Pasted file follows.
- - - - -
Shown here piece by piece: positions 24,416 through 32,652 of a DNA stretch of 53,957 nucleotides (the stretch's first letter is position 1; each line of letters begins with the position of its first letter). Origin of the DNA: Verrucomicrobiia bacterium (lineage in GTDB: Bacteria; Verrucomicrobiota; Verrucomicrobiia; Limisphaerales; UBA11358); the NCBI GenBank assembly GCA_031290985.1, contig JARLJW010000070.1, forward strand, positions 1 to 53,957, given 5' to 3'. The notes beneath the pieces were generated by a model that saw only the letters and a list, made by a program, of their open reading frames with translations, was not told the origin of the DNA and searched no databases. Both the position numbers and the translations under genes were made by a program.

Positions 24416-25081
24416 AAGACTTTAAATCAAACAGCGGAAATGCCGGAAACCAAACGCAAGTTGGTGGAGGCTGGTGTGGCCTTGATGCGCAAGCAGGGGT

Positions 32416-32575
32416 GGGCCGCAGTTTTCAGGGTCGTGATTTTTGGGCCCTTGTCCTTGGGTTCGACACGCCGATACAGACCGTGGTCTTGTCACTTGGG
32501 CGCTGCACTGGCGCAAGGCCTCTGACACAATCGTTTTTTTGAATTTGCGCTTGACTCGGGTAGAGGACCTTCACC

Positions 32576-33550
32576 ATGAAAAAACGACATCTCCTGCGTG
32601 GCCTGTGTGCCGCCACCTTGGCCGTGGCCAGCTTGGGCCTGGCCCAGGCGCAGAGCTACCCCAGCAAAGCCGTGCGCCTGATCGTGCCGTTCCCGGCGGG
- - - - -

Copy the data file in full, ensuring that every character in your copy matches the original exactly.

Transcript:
Shown here piece by piece: positions 24,416 through 32,652 of a DNA stretch of 53,957 nucleotides (the stretch's first letter is position 1; each line of letters begins with the position of its first letter). Origin of the DNA: Verrucomicrobiia bacterium (lineage in GTDB: Bacteria; Verrucomicrobiota; Verrucomicrobiia; Limisphaerales; UBA11358); the NCBI GenBank assembly GCA_031290985.1, contig JARLJW010000070.1, forward strand, positions 1 to 53,957, given 5' to 3'. The notes beneath the pieces were generated by a model that saw only the letters and a list, made by a program, of their open reading frames with translations, was not told the origin of the DNA and searched no databases. Both the position numbers and the translations under genes were made by a program.

Positions 24416-25081
24416 AAGACTTTAAATCAAACAGCGGAAATGCCGGAAACCAAACGCAAGTTGGTGGAGGCTGGTGTGGCCTTGATGCGCAAGCAGGGGT

Positions 32416-32575
32416 GGGCCGCAGTTTTCAGGGTCGTGATTTTTGGGCCCTTGTCCTTGGGTTCGACACGCCGATACAGACCGTGGTCTTGTCACTTGGG
32501 CGCTGCACTGGCGCAAGGCCTCTGACACAATCGTTTTTTTGAATTTGCGCTTGACTCGGGTAGAGGACCTTCACC

Positions 32576-33550
32576 ATGAAAAAACGACATCTCCTGCGTG
32601 GCCTGTGTGCCGCCACCTTGGCCGTGGCCAGCTTGGGCCTGGCCCAGGCGCAGAGCTACCCCAGCAAAGCCGTGCGCCTGATCGTGCCGTTCCCGGCGGG